Issue of February 10, 2019

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If it can be done in Manila Bay, why not Balili River?

People are afraid to have themselves, or their kins, vaccinated because of   scare created by the controversy over the anti-dengue vaccine called dengvaxia. Department of Health Sec. Francisco Duque III admits that there is a low trust rating in the government immunization program and this can be traced on the Dengvaxia scare. Even the Philippine National Police chief says it’s all because of Dengvaxia.

President Rody Duterte urges the public to have themselves and their children vaccinated. But then he might be joking.

Duque blames Public Attorney’s Office Chief Persida Acosta for the Dengvaxia scare. Acosta says “don’t look at me.” Sal Panelo says that Acosta is just doing her job as a lawyer. Kitam nadamay kami pay nga abogado.

Dengvaxia was a dengue vaccine. But measles is not dengue. There is a measles outbreak that is threatening the countryside. Baguio and the Cordillera are not among the areas listed with an outbreak, but doctors nevertheless report an increase of measles cases even locally.

Since measles is not dengue and immunization vaccine against measles is not Dengvaxia, there is no reason to be afraid of measles immunization.

Have your kids vaccinated against measles as soon as possible. Measles can, and in many cases, proved to be deadly. There are already 58 deaths recorded.

It is best that you consult your doctor. And make it fast.

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Lately, the cleanup of Manila Bay has been in the headlines. The fact is, as early as 2008, the Supreme Court, in a case filed by Concerned Residents of Manila Bay, ordered several government departments and agencies to clean the Manila area. And the Court ruled that the cleanup is a continuing obligation of government.

Unfortunately, the decision was not heeded. Lately, the drive to cleanup the Manila Bay has seemingly picked up and now thousands of volunteer individuals and non-government organization want to do their part.

Let us hope that this is not merely a fad, or a ningas cogon reaction. That is the Filipino trait of very enthusiastically starting things, but then quickly losing enthusiasm soon after.

Will people still want to volunteer to clean Manila Bay when media will no longer be there to cover them with TV cameras and newspaper accounts?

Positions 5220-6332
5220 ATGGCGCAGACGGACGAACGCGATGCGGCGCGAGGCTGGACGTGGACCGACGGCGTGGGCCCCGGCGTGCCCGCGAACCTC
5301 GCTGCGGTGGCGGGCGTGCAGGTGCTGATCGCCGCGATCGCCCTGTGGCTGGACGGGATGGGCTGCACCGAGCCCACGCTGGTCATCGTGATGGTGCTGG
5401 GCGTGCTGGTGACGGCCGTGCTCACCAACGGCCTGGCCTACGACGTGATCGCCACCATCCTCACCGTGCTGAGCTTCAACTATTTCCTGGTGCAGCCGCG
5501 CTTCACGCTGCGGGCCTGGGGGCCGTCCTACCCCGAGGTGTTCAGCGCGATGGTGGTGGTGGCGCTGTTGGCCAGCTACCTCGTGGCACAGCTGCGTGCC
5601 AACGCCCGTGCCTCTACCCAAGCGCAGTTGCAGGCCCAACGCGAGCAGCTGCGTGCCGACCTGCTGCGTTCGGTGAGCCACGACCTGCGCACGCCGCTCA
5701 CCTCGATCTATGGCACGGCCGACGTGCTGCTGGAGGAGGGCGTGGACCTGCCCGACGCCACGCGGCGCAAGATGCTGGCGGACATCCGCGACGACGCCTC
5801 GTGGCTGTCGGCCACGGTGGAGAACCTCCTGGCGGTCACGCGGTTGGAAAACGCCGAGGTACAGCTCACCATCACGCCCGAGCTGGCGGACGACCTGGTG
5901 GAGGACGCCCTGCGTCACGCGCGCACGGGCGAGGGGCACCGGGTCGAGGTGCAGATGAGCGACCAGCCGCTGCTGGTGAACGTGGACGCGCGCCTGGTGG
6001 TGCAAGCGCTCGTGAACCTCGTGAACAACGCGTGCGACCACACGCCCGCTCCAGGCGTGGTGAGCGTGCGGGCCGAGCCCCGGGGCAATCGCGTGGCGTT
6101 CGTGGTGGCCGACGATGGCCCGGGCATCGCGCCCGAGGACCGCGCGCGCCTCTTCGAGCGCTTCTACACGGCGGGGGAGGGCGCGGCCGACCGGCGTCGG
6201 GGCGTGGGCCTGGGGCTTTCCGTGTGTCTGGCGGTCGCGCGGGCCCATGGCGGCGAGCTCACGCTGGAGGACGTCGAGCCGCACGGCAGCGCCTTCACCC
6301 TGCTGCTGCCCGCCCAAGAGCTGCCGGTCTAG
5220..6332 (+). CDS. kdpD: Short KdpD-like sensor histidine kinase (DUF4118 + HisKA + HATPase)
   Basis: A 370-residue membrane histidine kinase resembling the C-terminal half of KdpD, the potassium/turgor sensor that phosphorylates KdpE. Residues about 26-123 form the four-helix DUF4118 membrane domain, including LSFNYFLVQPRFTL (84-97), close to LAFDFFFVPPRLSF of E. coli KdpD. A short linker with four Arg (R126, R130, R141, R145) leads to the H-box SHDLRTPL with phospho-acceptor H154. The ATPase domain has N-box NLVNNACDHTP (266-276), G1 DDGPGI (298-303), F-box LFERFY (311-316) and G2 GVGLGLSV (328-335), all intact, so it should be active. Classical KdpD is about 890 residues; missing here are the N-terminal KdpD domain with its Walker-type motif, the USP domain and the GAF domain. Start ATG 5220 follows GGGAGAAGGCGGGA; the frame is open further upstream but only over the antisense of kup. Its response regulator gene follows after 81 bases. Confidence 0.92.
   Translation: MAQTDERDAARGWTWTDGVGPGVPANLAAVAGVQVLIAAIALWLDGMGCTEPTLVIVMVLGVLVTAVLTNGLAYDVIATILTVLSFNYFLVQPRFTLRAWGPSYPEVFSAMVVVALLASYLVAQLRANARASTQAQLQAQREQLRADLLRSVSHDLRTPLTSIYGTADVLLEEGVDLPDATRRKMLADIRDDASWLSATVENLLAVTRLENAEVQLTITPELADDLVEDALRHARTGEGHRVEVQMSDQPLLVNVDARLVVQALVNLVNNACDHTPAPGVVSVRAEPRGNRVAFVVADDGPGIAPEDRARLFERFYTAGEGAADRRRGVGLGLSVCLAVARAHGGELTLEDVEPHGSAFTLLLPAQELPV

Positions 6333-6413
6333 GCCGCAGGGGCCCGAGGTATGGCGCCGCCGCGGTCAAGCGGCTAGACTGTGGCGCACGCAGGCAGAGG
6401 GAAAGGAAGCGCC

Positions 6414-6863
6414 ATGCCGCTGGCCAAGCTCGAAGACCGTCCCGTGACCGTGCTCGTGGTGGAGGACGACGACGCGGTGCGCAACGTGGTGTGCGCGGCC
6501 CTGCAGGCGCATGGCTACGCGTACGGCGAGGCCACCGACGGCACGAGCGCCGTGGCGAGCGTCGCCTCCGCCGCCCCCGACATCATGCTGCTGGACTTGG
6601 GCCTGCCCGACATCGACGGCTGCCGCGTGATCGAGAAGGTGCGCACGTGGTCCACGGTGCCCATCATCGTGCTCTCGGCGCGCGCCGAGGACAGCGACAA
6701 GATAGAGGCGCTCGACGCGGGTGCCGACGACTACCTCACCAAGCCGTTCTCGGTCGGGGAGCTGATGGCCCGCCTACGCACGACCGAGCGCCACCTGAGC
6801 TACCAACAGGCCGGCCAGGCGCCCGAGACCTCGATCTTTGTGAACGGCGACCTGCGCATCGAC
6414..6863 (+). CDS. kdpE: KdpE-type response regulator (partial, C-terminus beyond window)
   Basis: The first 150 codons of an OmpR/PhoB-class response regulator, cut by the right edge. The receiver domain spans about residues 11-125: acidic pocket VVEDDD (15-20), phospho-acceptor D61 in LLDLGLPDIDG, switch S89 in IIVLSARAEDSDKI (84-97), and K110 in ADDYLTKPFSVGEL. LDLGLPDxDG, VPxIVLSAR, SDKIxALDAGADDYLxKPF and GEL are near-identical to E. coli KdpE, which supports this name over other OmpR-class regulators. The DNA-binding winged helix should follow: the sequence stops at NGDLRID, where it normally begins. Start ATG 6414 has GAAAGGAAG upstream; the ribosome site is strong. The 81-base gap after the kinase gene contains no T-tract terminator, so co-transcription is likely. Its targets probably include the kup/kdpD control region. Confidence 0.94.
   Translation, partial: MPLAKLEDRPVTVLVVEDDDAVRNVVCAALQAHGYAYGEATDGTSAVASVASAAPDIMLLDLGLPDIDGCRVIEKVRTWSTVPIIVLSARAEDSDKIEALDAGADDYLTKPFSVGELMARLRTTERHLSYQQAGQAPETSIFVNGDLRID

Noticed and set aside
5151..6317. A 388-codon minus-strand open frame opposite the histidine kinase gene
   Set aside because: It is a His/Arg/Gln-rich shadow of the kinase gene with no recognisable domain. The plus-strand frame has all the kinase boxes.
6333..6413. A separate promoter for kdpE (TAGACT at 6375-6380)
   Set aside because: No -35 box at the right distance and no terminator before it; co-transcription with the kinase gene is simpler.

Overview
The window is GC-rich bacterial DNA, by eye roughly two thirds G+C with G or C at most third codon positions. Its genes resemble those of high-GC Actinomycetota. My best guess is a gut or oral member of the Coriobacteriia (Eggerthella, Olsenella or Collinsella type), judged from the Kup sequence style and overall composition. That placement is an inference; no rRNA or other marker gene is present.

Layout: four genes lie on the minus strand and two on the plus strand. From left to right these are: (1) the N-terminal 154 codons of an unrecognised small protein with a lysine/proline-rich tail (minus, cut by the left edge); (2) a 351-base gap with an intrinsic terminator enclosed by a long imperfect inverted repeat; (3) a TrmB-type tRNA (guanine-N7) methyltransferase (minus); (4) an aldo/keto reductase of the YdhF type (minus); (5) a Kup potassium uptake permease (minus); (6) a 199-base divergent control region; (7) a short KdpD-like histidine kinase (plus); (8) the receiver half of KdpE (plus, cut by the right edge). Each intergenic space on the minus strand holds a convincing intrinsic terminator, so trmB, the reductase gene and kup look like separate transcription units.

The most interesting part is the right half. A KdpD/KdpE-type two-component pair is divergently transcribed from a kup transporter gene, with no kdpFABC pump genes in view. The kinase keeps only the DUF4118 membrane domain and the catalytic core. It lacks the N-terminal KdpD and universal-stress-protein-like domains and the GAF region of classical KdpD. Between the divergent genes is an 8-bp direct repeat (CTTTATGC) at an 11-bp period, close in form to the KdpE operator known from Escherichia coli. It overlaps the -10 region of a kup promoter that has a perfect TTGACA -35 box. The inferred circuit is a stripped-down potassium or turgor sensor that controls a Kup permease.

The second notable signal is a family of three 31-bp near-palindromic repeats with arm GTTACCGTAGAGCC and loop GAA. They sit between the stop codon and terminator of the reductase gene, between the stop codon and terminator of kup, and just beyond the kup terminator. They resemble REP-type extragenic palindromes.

But then, of course, Manila Bay is hundreds of kilometers away from us in Baguio. It is not our immediate concern. Many times, in my Constitutional Law class, when we ask students to recite the Manila Bay case and ask them if they have seen Manila Bay or Roxas Boulevard, we still find law students who say they have not seen the place.

No one from Baguio or Benguet can perhaps however claim that they have not seen the Balili River. It is the river that traverses the City of Baguio and La Trinidad and Sablan, Benguet before it goes down to La Union and becomes the Naguilian River.

It is the river where a lot of Baguio wastes find their way. Its tributary creeks are found in Baguio barangays like the Slaughterhouse (St. Niño), New Lucban, Guisad, Honeymoon, Cabinet Hill, and Pacdal. It has been classified as “biologically dead” since 2003.

If we cannot be encouraged to join the cleanup of Manila Bay, would it be impossible for local volunteer groups to clean the Balili River? There is no question that the Balili River is polluted. In a 2018 report however, the Environment Management Bureau states that the Balili River quality has turned from bad to worse.

Volunteers anyone? If it can be done in Manila Bay, why not Balili River?

If it can be done in Boracay, why not Baguio City? But that is another story.

In fairness, that is not to say that efforts have not been exerted by concerned sectors to rehabilitate the river. Various initiatives have been tried. But the problem persists. For example, we have the Balili River System Revitalization Coalition that has focused on the issue. We also have the RIPPLES for Rehabilitation of the Balili River launched in 2017. There is also the 2018 Adopt an Estero program aimed to clean the river through community effort. The target for full rehabilitation is 2030.

That may still be a tall order and we do not think that they would resent every and any help they can get.

Sept. 14 of every year has also been designated as Balili River Day to strengthen the advocacy in rehabilitating and cleaning the river. But as the Supreme Court held in the Manila Bay case, the cleanup, rehabilitation, and maintenance of a natural asset like a bay or a river is a continuing effort, every day of the year. That is why they even invented the legal concept of “continuing mandamus” so that those concerned would not forget and can at any time be compelled to act.

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